Uber will no longer be able to cut off a driver’s right to work.
Uber will no longer be able to cut off a driver’s right to work. - 
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David Plouffe was one of the major architects that helped map out the road to the White House for then-Senator Barack Obama in 2008 when he served as his campaign manager. Now in his current role as a strategy adviser for the ridesharing app Uber, the former politico is touting the positive effect of the company and similar services in driving the larger American economy.

The company has come under fire for treating its drivers as independent contractors instead of employees, meaning less legal liability and costs for Uber. But in a speech given Tuesday at the tech incubator 1776, Plouffe responded to the criticism by pointing to data that shows that for most drivers, the company provides a flexible way to earn some extra cash. Marketplace host Kai Ryssdal spoke to Plouffe about concerns regarding the company's treatment of its drivers, as well as Uber's place in the emerging "gig economy."

Plouffe on his Uber speech: 

Well, I think we have not in a holistic way lifted the hood so to speak, and talked about the economic activity that we're seeing on the Uber platform. You know, half our drivers drive less than 10 hours a week to supplement income. If they get into a jam, it's a quick way to spin up some income. So we thought it was very important just to lift up the hood a little bit, share some of our data, and talk about how people are using the platform — not so much to get around town, but how to improve their economic situation.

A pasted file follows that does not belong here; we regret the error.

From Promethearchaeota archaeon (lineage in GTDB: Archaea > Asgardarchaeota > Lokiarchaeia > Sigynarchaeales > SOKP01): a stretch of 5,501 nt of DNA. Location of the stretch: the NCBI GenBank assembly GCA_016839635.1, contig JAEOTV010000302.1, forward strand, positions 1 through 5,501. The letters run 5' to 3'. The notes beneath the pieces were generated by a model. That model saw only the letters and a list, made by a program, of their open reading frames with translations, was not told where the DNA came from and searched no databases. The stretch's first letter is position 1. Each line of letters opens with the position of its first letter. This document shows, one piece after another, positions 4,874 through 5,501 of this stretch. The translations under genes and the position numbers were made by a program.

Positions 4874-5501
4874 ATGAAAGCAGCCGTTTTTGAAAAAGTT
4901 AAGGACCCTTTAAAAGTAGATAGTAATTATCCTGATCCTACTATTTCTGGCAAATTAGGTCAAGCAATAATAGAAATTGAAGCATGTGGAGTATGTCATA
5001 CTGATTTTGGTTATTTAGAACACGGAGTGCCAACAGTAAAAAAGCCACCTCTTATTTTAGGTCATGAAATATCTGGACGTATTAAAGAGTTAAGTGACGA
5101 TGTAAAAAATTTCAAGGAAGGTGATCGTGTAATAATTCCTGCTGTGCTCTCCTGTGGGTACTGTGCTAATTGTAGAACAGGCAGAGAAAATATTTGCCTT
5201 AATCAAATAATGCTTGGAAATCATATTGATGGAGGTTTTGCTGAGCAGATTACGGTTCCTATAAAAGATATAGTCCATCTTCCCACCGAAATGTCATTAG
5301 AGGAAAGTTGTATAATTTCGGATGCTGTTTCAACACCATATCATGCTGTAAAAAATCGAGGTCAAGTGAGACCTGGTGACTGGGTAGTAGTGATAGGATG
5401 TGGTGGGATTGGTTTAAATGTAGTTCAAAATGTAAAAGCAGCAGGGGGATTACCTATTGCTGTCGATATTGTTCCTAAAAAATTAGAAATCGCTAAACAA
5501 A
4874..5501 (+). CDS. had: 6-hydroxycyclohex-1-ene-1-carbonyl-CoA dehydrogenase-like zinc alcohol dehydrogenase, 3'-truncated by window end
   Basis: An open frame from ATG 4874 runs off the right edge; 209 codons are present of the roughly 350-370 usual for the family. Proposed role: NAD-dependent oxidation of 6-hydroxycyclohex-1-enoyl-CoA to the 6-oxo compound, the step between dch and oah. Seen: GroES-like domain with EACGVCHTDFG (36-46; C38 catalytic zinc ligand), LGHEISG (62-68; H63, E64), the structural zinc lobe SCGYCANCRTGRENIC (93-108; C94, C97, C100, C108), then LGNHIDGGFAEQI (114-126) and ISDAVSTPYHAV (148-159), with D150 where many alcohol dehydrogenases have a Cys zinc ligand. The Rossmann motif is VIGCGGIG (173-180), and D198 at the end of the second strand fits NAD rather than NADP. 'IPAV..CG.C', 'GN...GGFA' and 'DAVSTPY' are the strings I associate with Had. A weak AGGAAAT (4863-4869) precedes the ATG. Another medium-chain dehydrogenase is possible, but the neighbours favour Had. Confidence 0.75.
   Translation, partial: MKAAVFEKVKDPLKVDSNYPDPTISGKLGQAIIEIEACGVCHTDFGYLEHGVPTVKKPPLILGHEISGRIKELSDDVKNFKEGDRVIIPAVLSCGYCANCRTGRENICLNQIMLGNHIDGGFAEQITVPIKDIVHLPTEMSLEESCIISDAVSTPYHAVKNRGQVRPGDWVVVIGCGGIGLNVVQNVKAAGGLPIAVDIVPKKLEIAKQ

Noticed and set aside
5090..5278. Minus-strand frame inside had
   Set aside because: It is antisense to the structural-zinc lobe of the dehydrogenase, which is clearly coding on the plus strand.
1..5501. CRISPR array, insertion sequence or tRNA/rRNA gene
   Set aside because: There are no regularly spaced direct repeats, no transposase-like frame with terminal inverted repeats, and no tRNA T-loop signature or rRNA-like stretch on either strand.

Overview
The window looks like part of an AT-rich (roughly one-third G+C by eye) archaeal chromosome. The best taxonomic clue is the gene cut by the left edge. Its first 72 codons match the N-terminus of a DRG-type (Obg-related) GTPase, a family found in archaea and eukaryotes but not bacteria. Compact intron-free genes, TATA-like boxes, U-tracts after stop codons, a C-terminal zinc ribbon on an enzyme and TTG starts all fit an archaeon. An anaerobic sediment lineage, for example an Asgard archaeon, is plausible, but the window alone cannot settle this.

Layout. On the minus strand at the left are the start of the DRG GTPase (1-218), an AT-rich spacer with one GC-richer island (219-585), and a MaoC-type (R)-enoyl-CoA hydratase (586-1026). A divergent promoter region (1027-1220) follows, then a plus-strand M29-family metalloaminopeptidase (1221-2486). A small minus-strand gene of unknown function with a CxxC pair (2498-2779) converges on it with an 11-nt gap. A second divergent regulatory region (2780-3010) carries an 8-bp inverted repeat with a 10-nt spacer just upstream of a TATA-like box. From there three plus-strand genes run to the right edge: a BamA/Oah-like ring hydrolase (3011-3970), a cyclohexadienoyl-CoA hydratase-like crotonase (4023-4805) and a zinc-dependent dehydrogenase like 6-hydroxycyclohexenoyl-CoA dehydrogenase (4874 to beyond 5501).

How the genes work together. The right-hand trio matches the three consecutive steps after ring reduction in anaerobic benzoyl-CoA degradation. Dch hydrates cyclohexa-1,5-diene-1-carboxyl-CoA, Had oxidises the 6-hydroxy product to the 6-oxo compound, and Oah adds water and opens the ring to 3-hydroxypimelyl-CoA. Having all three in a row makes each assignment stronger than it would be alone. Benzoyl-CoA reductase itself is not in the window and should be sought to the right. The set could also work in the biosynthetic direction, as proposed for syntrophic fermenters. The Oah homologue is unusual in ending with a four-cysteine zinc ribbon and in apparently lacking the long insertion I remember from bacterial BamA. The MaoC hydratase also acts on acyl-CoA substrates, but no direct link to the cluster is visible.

Why Plouffe thinks the rise of Uber is so significant: 

Well, I think we're on the leading edge of it, sure. But you know there's a lot of different platforms out there, a lot of different models. But obviously I can only speak authoritatively about ours. But I do think , listen, this desire for flexibility has been a chief goal of U.S. policy makers, certainly, for decades, and it's been a chief desire of people for a very long time. There's a big debate now about, you know, so-called on-call scheduling. The thing about Uber and most of these platforms is there's no schedule at all. And that sense of control, where you fit this around everything else in your life, is pretty powerful.

On criticism about the lack of benefits Uber provides to its workers: 

Well, first of all, I think if you look at most of our drivers, most of them...have other sources of income, either they or their spouse. Many of those jobs are providing benefits. You know, some people are going to drive with us for a very long time, many don't. We have a lot of people come on the platform for six months or a year. We all have a huge spike in drivers heading into the holidays. And so when you think about wage stagnation, when you think about underemployment, that's where these platforms come in when you give people the...easy ability to spin up money very, very quickly.


David Plouffe talks to Kai Ryssdal about the current political landscape:  

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Follow Kai Ryssdal at @kairyssdal